Most headphones don’t play well with liquids, so don’t get any liquid mucked up inside the drivers. To make this easy, hold your headphones at a 90° angle and make sure the open drivers are parallel to the floor. Now you can swab them gently and gravity will push the liquid away from the internal components. Feel free to use Q-Tips to get to any hard-to-reach areas. Once you’re happy with how new your old headphones look, pat them down with a towel or paper towel to dry them off. Just like Humpty Dumpty, you need to put it all back together.

How to clean earbuds

Earbuds are a little bit different than giant over-ears; their smaller size requires a steadier hand than headphones. The payout is well worth it though, as wearing earbuds has a greater risk of causing inner ear pain and infection than over-ear headphones.

First, remove the ear tips, and try not to drop them. Then, use a Q-Tip to clean the ear tips thoroughly which removes any earwax and dirt that may be built up in there. Once you’re done, turn your attention to the actual earbuds.

Man holding Q-tip to white ear tip, illustrating how to clean headphones.

Cleaning the ear tips with alcohol or washing them with warm, soapy water (or both) should clean them sufficiently.

If your earbuds came with a cleaning tool, use the metal tip to remove any built-up earwax, taking care not to push it further in. If you don’t have a cleaning tool—Q-Tips. Gently dab at the nozzle to clean out any remaining earwax, but don’t push too hard: this can cause the fibers to get caught. If your foam ear tips are a little too far gone, it might be worth the investment to just get a new pair. If you’re rocking rubberized ear tips, warm and soapy water works wonders against bacteria and germs.

How to clean your true wireless earbuds

Man cleaning AirPods Pro earbud with Q-Tip dipped in alcohol. Showing an example of how to clean headphones.

Make sure not to soak the earbuds with alcohol, but a light buff should get the job done.

For true wireless earbuds, the process is basically the exact same as for regular earbuds. The only difference between the earbud types is that you also have to sanitize a charging case.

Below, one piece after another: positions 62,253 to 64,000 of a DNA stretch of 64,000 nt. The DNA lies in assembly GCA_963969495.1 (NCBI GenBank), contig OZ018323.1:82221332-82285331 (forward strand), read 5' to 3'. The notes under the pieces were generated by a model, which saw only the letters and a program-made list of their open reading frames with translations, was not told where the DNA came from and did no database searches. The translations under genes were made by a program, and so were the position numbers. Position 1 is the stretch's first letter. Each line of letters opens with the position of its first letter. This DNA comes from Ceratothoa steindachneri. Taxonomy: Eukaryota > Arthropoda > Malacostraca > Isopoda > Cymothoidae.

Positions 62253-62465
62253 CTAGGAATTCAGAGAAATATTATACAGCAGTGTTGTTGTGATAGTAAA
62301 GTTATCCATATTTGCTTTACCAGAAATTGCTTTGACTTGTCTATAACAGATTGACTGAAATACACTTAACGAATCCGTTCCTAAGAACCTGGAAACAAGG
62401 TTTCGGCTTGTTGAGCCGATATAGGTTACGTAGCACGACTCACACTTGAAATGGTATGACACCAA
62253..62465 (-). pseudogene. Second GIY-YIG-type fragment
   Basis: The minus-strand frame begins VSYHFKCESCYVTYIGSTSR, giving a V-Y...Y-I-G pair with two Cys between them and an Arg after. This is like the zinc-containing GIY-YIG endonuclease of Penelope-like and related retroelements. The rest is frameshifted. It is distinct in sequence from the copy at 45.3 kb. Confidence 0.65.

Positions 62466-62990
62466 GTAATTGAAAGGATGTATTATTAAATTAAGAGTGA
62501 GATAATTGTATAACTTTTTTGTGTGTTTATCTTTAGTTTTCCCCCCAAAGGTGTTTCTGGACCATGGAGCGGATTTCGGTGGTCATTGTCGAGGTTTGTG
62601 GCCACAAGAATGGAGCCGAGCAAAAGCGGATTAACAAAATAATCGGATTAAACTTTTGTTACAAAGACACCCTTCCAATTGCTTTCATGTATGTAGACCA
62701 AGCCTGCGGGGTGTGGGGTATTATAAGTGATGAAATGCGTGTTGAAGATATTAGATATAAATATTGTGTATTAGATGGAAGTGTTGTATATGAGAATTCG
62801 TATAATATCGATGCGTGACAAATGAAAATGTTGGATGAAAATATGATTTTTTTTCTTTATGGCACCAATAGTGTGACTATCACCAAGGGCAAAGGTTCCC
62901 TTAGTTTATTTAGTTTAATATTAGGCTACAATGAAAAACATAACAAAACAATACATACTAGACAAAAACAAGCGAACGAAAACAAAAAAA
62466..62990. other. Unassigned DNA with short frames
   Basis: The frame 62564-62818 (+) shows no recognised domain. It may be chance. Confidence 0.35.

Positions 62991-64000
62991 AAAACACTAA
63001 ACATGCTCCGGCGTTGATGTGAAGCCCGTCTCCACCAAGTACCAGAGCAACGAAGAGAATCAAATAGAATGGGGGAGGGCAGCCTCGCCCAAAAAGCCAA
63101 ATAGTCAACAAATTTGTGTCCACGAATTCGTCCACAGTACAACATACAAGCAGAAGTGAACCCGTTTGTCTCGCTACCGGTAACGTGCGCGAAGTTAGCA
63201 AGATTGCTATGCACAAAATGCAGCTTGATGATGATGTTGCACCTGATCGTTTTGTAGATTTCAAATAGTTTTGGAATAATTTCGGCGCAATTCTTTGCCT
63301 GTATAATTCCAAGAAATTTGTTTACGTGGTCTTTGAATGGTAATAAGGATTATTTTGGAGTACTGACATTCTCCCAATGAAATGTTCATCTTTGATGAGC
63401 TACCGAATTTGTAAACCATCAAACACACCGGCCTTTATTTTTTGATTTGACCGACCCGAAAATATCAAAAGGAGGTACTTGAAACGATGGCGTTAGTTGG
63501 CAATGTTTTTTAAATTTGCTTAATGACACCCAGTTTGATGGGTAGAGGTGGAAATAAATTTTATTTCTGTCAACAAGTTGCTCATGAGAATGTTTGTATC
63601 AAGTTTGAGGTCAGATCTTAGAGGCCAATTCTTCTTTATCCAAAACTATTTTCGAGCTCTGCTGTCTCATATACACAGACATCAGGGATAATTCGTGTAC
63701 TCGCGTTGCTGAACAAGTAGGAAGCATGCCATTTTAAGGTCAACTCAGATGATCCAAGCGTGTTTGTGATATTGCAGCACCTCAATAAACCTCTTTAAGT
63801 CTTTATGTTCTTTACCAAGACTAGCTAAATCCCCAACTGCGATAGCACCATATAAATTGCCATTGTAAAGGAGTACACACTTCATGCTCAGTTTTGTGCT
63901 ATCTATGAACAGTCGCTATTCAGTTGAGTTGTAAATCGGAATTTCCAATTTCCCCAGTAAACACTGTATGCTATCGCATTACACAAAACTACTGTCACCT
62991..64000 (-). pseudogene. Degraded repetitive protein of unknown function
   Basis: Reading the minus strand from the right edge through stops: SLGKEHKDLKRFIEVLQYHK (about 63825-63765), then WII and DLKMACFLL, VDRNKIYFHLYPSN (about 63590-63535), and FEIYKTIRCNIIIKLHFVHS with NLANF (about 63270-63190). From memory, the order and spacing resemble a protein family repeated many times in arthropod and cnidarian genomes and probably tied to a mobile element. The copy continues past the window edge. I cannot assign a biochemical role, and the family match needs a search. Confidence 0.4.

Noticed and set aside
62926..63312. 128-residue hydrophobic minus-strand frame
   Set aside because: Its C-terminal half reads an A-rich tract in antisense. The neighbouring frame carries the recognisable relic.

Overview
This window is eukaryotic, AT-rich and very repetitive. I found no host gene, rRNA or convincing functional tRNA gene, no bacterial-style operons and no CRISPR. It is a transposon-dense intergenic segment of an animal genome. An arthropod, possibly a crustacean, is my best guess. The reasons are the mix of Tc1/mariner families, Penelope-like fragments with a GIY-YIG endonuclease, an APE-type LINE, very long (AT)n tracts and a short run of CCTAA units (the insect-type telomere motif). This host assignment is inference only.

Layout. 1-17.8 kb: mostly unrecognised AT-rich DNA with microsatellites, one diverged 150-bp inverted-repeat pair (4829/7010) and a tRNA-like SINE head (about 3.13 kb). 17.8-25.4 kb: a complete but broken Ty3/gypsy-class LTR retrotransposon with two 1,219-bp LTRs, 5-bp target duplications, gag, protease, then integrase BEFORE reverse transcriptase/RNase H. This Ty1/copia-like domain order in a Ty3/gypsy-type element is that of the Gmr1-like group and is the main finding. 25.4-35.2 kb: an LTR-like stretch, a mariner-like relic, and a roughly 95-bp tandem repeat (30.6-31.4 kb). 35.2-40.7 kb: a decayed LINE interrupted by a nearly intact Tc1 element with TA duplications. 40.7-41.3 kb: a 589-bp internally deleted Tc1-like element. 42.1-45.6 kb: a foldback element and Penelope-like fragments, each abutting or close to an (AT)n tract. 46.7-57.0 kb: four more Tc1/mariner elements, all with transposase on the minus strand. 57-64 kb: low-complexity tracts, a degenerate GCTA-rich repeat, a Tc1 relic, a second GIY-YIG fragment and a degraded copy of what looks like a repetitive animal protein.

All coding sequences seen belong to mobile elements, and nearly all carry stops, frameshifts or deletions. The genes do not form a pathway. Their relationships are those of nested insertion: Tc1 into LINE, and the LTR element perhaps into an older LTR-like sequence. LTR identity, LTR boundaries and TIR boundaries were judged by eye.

See: How to care for wireless headphones

Once you clean the earbuds, set them aside and move on to the case. Here, you’ll go through pretty much the exact same process with the Q-Tips. Once you’re done, leave the earbuds out of the case long enough for everything to dry. Once you’re sure all the moisture evaporated, place the buds back in the case.

How to clean Apple AirPods

If you’re after the AirPods Pro, in particular, don’t worry we have an entire article explaining the whole thing. The process is very similar to what we just explained, but if you’re anything like me, you probably want all the little details before putting any of your electronics near liquids. And hey, I can’t blame you.

That’s all there is to it

Congratulations, you’re done! Wash your hands with some soap and water and sit back and let your headphones dry up. It shouldn’t take too long as the goal wasn’t to drown them in cleaning liquids, just to spruce them up a bit. Now just sit back and enjoy your favorite new album or podcast.

Frequently Asked Questions

Can I clean earwax out of the metal covers that go over the earbuds' nozzles?

Yes, some IEMs include a specific cleaning tool just for cleaning the ear tips and grills: it usually looks like a thin, pointed object on the opposite end of a miniature brush. If your buds don't include this, you can always use a toothpick, just be careful to dust off any debris, as you don't want to push the wax further into the grill and toward the driver. Once you mine all of the earwax and debris from each earbud grill, dab the pointed object in isopropyl alcohol and lightly clean the grills. Flip the earbuds face down so gravity lets the remaining droplets fall away from the earbuds' internals, and wait for it to completely dry. Then, you can replace the ear tips and start listening.